Summary: S.3046 — 102nd Congress (1991-1992)All Information (Except Text)

There is one summary for S.3046. Bill summaries are authored by CRS.

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Introduced in Senate (07/23/1992)

Amends the Tariff Act of 1930 to revise content requirements with respect to countervailing and antidumping duty petitions and determinations.

Prohibits an inference that there is no material injury from being made by the International Trade Commission (ITC) if the volume of imports has decreased after the initiation of a countervailing or antidumping duty investigation.

Revises provisions regarding ITC determination of material injury with respect to: (1) price competition between imported merchandise and like U.S. products sold to the consumer; (2) the weighing of previous injurious dumping or subsidizations if a countervailing duty or antidumping duty petition is filed with respect to a product or like product which was the basis of a final affirmative determination during the three years preceding the filing of such petition; (3) treatment of negligible imports in subsequent countervailing duty and antidumping duty investigations; and (4) concentration of subsidized or dumped imports with respect to a market.

Declares that in making a final determination with respect to the suspension or continuation of an antidumping duty investigation: (1) the ITC shall not consider as a factor supporting a negative determination any decrease in imports subject to such investigation or improvement in the condition of the domestic industry which occurred after the suspension agreement became effective; and (2) the administering authority shall not consider as a factor supporting a negative determination any decrease in foreign market value of imports subject to such investigation or any increase in U.S. prices which occurred after the suspension agreement became effective.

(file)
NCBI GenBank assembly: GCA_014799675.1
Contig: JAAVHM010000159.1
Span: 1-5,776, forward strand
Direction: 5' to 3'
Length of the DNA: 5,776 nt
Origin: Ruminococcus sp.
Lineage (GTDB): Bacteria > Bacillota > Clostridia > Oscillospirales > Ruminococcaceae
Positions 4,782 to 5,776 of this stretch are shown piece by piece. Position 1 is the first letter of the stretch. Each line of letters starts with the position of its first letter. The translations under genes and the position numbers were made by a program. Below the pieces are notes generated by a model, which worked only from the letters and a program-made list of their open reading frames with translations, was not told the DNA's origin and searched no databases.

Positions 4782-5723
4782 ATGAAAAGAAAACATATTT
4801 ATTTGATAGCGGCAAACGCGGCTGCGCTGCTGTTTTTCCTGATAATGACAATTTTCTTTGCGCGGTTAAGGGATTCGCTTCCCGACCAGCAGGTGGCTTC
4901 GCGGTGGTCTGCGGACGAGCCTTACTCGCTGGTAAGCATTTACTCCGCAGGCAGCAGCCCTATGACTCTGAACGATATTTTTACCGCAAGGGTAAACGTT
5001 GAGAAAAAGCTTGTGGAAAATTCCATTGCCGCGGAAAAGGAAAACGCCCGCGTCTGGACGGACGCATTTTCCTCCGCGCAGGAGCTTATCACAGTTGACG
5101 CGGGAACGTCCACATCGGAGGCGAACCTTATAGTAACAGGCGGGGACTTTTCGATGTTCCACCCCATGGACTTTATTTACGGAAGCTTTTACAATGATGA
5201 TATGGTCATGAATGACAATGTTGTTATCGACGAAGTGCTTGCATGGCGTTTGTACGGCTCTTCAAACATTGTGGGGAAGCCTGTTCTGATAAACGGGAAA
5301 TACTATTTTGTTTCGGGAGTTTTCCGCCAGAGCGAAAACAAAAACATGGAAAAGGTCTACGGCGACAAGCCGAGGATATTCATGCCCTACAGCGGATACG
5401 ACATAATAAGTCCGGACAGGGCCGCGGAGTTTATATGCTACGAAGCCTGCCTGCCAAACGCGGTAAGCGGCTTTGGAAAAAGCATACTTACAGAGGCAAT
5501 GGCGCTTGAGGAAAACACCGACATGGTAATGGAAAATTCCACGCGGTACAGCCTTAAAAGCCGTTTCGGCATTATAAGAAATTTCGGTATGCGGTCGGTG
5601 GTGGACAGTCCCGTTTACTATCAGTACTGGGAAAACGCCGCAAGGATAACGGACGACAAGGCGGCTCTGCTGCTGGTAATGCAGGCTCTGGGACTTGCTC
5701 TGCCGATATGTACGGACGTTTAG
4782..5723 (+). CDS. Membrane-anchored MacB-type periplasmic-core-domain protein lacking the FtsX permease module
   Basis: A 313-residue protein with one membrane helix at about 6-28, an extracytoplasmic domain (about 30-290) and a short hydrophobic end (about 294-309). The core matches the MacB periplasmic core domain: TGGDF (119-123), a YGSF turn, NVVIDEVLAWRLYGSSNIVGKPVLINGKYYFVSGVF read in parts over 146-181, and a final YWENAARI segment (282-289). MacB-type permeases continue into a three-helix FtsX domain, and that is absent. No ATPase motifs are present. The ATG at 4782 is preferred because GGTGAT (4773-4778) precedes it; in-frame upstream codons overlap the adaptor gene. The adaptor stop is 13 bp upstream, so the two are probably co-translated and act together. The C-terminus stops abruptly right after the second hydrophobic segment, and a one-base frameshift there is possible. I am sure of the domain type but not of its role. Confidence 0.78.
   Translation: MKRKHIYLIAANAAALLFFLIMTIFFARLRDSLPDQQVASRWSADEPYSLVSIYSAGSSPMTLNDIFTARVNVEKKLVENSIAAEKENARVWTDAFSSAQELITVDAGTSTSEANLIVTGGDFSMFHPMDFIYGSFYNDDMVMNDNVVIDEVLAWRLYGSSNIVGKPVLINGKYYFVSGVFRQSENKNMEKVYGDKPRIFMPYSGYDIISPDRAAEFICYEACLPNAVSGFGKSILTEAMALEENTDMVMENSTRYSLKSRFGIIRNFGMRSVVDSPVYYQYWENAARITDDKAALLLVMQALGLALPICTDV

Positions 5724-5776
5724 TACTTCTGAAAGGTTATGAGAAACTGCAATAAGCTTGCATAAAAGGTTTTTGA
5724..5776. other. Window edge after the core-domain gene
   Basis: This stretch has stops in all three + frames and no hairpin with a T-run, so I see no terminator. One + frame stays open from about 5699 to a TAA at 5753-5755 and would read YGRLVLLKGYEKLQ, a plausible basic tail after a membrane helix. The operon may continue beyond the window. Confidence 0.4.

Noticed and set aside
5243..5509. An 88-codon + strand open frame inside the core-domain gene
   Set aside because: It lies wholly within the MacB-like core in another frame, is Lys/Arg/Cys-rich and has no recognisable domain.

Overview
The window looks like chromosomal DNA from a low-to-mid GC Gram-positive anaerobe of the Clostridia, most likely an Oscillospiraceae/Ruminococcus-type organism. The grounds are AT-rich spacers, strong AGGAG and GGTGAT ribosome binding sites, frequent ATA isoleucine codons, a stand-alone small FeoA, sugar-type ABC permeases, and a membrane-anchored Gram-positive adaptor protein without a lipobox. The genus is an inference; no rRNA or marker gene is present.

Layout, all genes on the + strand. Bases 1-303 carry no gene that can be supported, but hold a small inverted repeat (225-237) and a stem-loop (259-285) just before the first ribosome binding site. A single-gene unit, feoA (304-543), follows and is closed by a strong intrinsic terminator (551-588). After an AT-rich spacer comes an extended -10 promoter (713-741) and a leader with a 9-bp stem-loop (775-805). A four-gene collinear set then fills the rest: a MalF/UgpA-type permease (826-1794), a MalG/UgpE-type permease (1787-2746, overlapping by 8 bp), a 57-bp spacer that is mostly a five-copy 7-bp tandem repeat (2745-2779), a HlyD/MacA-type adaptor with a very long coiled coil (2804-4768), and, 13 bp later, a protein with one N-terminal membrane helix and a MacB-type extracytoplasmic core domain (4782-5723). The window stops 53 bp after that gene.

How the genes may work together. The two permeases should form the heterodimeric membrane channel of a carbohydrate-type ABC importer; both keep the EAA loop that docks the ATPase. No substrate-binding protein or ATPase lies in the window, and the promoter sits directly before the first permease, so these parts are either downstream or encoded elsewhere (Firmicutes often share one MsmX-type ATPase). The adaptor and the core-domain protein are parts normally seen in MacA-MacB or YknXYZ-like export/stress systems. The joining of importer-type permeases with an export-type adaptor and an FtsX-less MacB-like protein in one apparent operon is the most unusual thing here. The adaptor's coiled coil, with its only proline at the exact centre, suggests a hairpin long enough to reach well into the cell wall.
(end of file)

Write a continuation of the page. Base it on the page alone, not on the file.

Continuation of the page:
Includes loans or loan guarantees by international development banks and the provision of capital and loans by a government for the expansion of production of an export within the definition of the term "subsidy."

Requires the administering authority, when determining whether imported parts or components are circumventing an antidumping or countervailing duty order or finding, and whether to include such parts or components in such order or finding, to consider, among other things, the value and sources of supply of parts or components historically used in completion or assembly of the merchandise subject to such order.

Authorizes the administering authority to include within the scope of such order or finding imported parts or components that are used in the completion or assembly of certain merchandise sold in the United States and subject to such order or finding, provided certain criteria are met, including that such merchandise is completed or assembled in the United States from parts or components supplied by the exporter or producer with respect to which such order or finding applies, from suppliers that have historically supplied the parts or components to that exporter or producer, or from any party in the exporting country supplying parts or components on behalf of such exporter or producer. Enables the administering authority to base such a decision on any of such factors by itself, rather than on all of them together. Sets forth similar provisions for merchandise completed or assembled in other foreign countries.